Association between oral health status and future dietary intake and diet quality in older men: the PRIME study

D Logan, C T McEvoy, G McKenna, F Kee, G Linden, J V Woodside

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2 Citations (Scopus)
25 Downloads (Pure)

Abstract

OBJECTIVES: This study investigated whether oral health status, defined as number of natural teeth and subsequent prosthodontic rehabilitation, was associated with future dietary intake and diet quality in older adults in The Prospective Epidemiological Study of Myocardial Infarction (PRIME).

METHODS: PRIME was originally established to explore cardiovascular risk factors in 50-59 year old men in Northern Ireland (1991-1994). A rescreening phase assessed oral health (2001-2004), while diet was assessed in 2015. Diet quality was characterised by the Dietary Diversity Score and Mediterranean Diet Score. In the current analysis, associations between oral health status, dietary intake and quality were assessed using regression models in 1096 participants.

RESULTS: Amongst study participants, the overall mean number of teeth was 18.5, 51.5 % had ≥21 natural teeth and 49.6 % wore dentures. Oral health status was categorised into five groups: 21-28 teeth with (n = 111) and without (n = 453) dentures, 1-20 teeth with (n = 354) and without (n = 99) dentures and edentate with dentures (n = 79). After full adjustment, men with ≥21 teeth and dentures had a higher future intake of fruit, vegetables, and nuts, and diet quality scores, compared to those with <21 teeth with dentures. Edentate men with dentures were less likely to achieve the future fruit dietary recommendation.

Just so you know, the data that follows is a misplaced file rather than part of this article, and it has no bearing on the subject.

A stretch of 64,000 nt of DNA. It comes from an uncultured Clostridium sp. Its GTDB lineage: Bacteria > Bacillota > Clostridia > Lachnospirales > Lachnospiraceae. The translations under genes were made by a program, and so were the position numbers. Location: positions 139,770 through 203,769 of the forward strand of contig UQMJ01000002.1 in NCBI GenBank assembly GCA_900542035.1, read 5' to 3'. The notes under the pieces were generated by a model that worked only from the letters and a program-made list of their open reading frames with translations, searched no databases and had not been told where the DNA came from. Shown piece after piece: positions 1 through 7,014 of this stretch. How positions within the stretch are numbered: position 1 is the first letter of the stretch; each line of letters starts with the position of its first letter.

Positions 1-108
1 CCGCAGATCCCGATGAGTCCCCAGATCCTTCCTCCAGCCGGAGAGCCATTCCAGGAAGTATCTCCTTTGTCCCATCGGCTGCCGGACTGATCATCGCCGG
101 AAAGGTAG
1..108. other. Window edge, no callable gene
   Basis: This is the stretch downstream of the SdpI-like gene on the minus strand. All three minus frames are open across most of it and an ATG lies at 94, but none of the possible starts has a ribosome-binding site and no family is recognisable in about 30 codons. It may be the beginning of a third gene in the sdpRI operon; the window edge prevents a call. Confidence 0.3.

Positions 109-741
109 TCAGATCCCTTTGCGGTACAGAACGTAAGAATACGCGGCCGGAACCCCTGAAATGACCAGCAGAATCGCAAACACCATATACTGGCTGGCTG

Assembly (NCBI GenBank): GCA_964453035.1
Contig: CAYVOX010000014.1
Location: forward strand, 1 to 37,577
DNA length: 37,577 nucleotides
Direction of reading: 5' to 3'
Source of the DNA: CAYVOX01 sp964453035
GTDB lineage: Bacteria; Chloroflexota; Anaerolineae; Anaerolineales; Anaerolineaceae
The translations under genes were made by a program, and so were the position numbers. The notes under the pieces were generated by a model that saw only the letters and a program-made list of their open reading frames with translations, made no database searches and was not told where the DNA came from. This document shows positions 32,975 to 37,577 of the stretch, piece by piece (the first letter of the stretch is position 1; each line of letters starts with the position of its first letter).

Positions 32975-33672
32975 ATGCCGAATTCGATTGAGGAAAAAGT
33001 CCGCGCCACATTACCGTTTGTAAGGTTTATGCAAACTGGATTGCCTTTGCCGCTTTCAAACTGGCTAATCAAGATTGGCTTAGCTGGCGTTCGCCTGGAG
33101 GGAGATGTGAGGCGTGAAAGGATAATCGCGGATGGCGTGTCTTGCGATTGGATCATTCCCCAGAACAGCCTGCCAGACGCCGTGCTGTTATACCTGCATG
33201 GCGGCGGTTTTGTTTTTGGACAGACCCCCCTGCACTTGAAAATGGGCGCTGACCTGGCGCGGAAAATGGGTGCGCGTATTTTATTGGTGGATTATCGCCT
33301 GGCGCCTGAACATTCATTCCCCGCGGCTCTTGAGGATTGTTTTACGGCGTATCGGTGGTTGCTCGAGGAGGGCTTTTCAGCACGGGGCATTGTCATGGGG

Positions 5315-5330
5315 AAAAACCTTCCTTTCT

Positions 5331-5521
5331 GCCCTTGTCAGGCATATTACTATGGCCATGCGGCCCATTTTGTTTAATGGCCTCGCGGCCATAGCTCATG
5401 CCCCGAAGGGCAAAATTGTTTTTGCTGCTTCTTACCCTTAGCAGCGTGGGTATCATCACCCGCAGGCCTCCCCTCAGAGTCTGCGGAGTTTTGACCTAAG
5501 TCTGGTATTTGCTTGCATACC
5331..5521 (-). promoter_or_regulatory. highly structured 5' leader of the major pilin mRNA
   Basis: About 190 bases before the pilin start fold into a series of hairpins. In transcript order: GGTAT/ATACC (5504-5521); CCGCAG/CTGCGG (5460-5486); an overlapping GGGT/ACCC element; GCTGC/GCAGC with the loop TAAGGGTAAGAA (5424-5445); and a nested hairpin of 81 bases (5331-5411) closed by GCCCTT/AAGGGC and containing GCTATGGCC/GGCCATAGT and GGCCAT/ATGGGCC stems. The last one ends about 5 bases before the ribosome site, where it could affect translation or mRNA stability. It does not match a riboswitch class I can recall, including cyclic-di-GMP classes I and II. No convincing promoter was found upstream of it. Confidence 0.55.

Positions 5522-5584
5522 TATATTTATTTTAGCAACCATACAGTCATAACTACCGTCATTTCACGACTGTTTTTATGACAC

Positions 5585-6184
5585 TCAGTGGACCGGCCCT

CONCLUSIONS: Having ≥21 natural remaining teeth positively affected the future intake of fruit, vegetables, and nuts, as well as diet quality. Dentures may be beneficial in men with ≥21 natural remaining teeth, as they were associated with an increased future intake of fruit, vegetables, and nuts and better diet quality.

CLINICAL SIGNIFICANCE: Oral health status is associated with dietary intake, after an average time period of 13 years, with those with a larger number of natural teeth having a better diet quality. Further research is required to investigate this relationship in larger, diverse populations with more detailed dietary assessment.

Original languageEnglish
Pages (from-to)103265
JournalJournal of Dentistry
Volume92
Early online date17 Dec 2019
DOIs
Publication statusPublished - Jan 2020

Keywords

  • Aged
  • Diet/statistics & numerical data
  • Epidemiologic Studies
  • Fruit
  • Humans
  • Male
  • Middle Aged
  • Myocardial Infarction
  • Oral Health
  • Prospective Studies
  • Vegetables

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